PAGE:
BBC Scotland broadcaster Ken MacDonald very ably chaired the day one of the conference; titled ‘Community Resilience – routes to sustainable growth’. Whilst delegates heard about the many challenges facing rural communities renewable energy development was highlighted as being a significant opportunity. The challenge, however, is how do we ensure that the benefits this technology brings are retained within the local communities and Argyll.  Much discussion evolved around our need to move towards a low carbon economy and how communities will need to be prepared for change. This will inevitably lead to the need to build new relationships and collaborative approaches.

Scottish Energy Minister, Jim Mather chaired day two of the conference, titled ‘Route to Market — generating income through renewable energy’.  The aim of the second day was to enable participants to gain a greater understanding of proven routes to market involving collaboration between communities and landowners. Ed Laughton, from Ardrishaig Community Council outlined the process that they went through when working with a local landowner on a new wind turbine development. This partnership will see the local community have a one twelfth share when the development is operational. Delegates also heard from Angus Robertson about a number of hydro scheme developments at Ardtornish Estate in Morvern.  Initially grid connection had been a significant constraint on the Estate’s ambitious plans for a number of hydro schemes, but after lengthy consultation with the power company this issue was resolved.

In a series of workshops delegates were able to explore a number of related issues such as planning, legal advice, environmental issues, accessing finance and funding. A recurring theme was the recommendation to consult as early as possible in any development with the relevant authority/agency e.g. Local Council, SEPA, SNH etc. The opportunity for landowners to work with a local community was also highlighted, with the emphasis being that it can lead to a win-win situation and helps to keep the wealth generated local.

Wind, hydro and wood fuel were highlighted as the three technologies with probably the most potential to contribute to sustaining local communities, though Jim Mather also emphasised the opportunities for wave and tidal power.

One of the key constraints identified was the limitation of the grid infrastructure, as the current grid structure was never designed to export power out of Argyll. It is likely that the potential for the large off-shore developments will drive grid connection and capacity. The lack of accredited consultants and installers, with experience of seeing a project through to completion, is also causing a backlog in projects that are able to progress.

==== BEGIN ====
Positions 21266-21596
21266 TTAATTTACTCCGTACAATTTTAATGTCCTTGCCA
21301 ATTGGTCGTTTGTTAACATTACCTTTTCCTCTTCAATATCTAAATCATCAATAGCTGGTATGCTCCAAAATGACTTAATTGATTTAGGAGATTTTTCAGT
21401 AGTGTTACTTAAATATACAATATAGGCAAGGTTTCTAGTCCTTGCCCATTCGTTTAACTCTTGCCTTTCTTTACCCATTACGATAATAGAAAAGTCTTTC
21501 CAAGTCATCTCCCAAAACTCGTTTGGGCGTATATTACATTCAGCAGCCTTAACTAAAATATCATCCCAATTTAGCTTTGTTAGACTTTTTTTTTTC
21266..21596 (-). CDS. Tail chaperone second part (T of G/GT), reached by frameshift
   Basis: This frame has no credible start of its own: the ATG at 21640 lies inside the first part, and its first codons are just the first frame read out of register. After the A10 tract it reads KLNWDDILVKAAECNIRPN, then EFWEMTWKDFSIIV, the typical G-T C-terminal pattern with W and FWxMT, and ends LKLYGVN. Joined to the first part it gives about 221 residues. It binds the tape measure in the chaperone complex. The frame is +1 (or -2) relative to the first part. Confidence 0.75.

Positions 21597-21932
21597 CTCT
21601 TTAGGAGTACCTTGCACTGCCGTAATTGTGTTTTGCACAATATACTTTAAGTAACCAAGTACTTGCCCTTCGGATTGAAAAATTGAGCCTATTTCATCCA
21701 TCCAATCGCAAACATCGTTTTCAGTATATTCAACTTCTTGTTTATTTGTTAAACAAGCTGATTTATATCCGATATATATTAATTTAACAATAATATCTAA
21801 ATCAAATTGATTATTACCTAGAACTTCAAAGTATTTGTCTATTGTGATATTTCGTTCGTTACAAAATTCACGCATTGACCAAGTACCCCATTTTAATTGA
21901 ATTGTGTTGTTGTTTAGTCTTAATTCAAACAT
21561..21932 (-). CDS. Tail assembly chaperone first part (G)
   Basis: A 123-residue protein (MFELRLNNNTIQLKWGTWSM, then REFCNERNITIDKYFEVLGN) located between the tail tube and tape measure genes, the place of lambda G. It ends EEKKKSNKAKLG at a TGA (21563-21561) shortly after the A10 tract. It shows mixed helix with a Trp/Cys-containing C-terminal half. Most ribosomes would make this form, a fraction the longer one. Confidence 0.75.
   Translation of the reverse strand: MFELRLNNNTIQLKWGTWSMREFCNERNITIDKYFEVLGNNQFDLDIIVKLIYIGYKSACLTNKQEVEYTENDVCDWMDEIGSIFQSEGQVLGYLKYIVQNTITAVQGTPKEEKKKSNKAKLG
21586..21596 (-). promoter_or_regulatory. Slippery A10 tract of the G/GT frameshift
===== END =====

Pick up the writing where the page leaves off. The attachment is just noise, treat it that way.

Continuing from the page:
Feedback from the event was extremely positive with one delegate commenting, “We have been approached by a local community regarding a renewable energy project.  The conference has given us an insight into progressing this”.

A full report and delegate list can be seen by clicking the links below



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Flourish Argyll and Bute

Flourish Argyll and Bute (FAB)

Following the success of the Sustainable Communities Conference, Big Green Tarbert’s Steering Group members have been thinking of how to build on its success.

The conference succeeded in bringing together farmers, landowners, community project officers, Trust directors, students, Council officers and an MSP .  All of us had the same agenda: to create a thriving, sustainable and resilient region.

During the Christmas break some of us came up with the idea of Flourish Argyll and Bute (FAB).  The word “flourish” comes from the book by Tim Jackson called “Prosperity without Growth” which was discussed at the conference.  He talks about creating an economy and a culture which promotes human flourishing  within ecological limits.

How can we flourish as human beings in our beautiful region of Argyll and Bute?  There is a deep urge amongst people to create a better world; hence the willingness of so many people to volunteer for so many good causes, sit on Community Trusts and set up Social Enterprises (businesses with ethical values).

Tim’s book sets out a framework to create a new macro-economy which upholds and recognises people’s efforts to help each other. FAB is a network of ethical groups in the region (trusts, businesses and projects) which will encourage a debate about the whole concept of Prosperity without Growth.  If you are interested in contributing to this debate please respond to this post: we’d like to hear from you!

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Hello world

Welcome to the Big Green Tarbert blog.  This blog will contain loads of useful information on energy efficiency, growing your own food, transportation and marine litter.

We want this to be interactive – so please use to blog to post comments or ask questions